WG.3 – how regional landscapes reflect the physical environment and the cultural characteristics of their inhabitants.
WG.5 – regions of United States and Canada.

Virginia’s SOLs are available from the Virginia Department of Education, online at http://www.doe.virginia.gov/testing/.

Following are links to previous Water Radio episodes (various topics) designed especially for certain K-12 grade levels.
Episode 250 (1-26-15) – on boiling, for kindergarten through 3rd grade.
Episode 255 (3-2-15) – on density, for 5th and 6th grade.
Episode 282 (9-21-15) – on living vs. non-living, for kindergarten.
Episode 309 (3-28-16) – on temperature regulation in animals, for kindergarten through 12th grade.
Episode 332 (9-12-16) – on dissolved gases, especially dissolved oxygen in aquatic habitats, for 5th grade.
Episode 403 (1-15-18) – on freezing and ice, for kindergarten through 3rd grade.
Episode 404 (1-22-18) – on ice on ponds and lakes, for 4th through 8th grade.
Episode 406 (2-5-18) – on ice on rivers, for middle school.
Episode 407 (2-12-19) – on snow chemistry and physics, for high school.

Monday, May 21, 2018

Episode 421 (5-21-18): Connecting Southwestern Virginia Waters to the Ohio River Through “Ohio Valley Rain” by Cornerstone


CLICK HERE to listen to episode audio (3:47).

Transcript of audio, notes on the audio, images, and additional information follow below.

All Web addresses mentioned were functional as of 5-18-18.


TRANSCRIPT OF AUDIO

From the Cumberland Gap to the Atlantic Ocean, this is Virginia Water Radio for the week of May 21, 2018.  This is the third of a series of four revisits this month to previous episodes on the watershed connections of western Virginia rivers.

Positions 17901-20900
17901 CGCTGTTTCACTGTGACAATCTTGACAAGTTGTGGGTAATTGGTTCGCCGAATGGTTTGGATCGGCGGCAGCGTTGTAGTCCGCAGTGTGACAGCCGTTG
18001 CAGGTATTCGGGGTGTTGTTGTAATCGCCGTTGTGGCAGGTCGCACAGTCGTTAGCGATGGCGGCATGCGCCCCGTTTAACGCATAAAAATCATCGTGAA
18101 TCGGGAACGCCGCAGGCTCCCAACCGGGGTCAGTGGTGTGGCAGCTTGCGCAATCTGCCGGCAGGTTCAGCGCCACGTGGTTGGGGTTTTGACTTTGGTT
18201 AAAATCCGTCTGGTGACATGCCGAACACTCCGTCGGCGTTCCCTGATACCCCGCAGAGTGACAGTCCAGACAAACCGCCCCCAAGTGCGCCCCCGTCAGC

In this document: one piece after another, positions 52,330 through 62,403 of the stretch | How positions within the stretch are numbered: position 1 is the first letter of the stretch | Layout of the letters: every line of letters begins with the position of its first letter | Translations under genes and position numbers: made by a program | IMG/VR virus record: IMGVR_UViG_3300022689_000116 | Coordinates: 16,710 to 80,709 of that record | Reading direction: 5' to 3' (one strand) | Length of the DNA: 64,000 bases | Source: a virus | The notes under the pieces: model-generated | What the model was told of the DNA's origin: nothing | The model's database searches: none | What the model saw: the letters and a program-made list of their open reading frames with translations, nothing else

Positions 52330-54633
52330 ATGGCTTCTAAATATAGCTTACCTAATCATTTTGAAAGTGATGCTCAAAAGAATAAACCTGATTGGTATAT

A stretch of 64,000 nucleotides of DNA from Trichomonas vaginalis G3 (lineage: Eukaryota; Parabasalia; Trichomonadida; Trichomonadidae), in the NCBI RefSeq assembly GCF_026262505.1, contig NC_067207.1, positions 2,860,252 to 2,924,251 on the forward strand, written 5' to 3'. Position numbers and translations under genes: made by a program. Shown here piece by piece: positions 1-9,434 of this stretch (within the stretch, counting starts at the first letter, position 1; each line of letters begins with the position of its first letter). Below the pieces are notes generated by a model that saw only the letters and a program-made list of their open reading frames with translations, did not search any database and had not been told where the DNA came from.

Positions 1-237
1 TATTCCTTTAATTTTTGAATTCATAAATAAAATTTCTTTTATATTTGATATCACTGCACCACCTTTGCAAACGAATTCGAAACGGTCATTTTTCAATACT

MUSIC – ~ 7 sec

This week, we feature a song and a watershed mystery.  Have a listen for about 40 seconds, and see if you know the Virginia water connection to the theme of this song.

MUSIC - ~43 sec

You’ve been listening to part of “Ohio Valley Rain,” by the Ithaca, New York, band Cornerstone on their 1994 album, “Out of the Valley” from Folk Era Records.  The song mentions Wheeling, West Virginia and the Ohio Valley, so what’s the Virginia water connection?

Southwestern Virginia, starting with the New River watershed, is within the larger watershed or basin of the Ohio River.  About 17 percent of Virginia’s land mass—or about 7200 square miles—lies within the Ohio basin, compared to about 83 percent in watersheds whose waters flow to the Atlantic Ocean, either directly or via the Chesapeake Bay or North Carolina’s Albemarle Sound.  Southwestern Virginia watersheds within the Ohio basin include those of the Big Sandy, Clinch/Powell, Holston, and New rivers, with their waters eventually reaching the Gulf of Mexico.  So when Cornerstone sings of “the [Ohio] river miles below, drinking rain from far away,” that rain could have fallen on Virginia!

Thanks to Cornerstone and songwriters Chris Stuart and Dave Adams for permission to use this week’s music, and we close with a few more seconds of “Ohio Valley Rain.”
MUSIC - ~17 sec

SHIP’S BELL

Virginia Water Radio is produced by the Virginia Water Resources Research Center, part of Virginia Tech’s College of Natural Resources and Environment.  For more Virginia water sounds, music, or information, visit us online at virginiawaterradio.org, or call the Water Center at (540) 231-5624.  Thanks to Stewart Scales for his banjo version of Cripple Creek to open and close this show.  In Blacksburg, I’m Alan Raflo, thanking you for listening, and wishing you health, wisdom, and good water.

AUDIO NOTES AND ACKNOWLEDGEMENTS

This episode revises and replaces Episode 108, 4-30-12.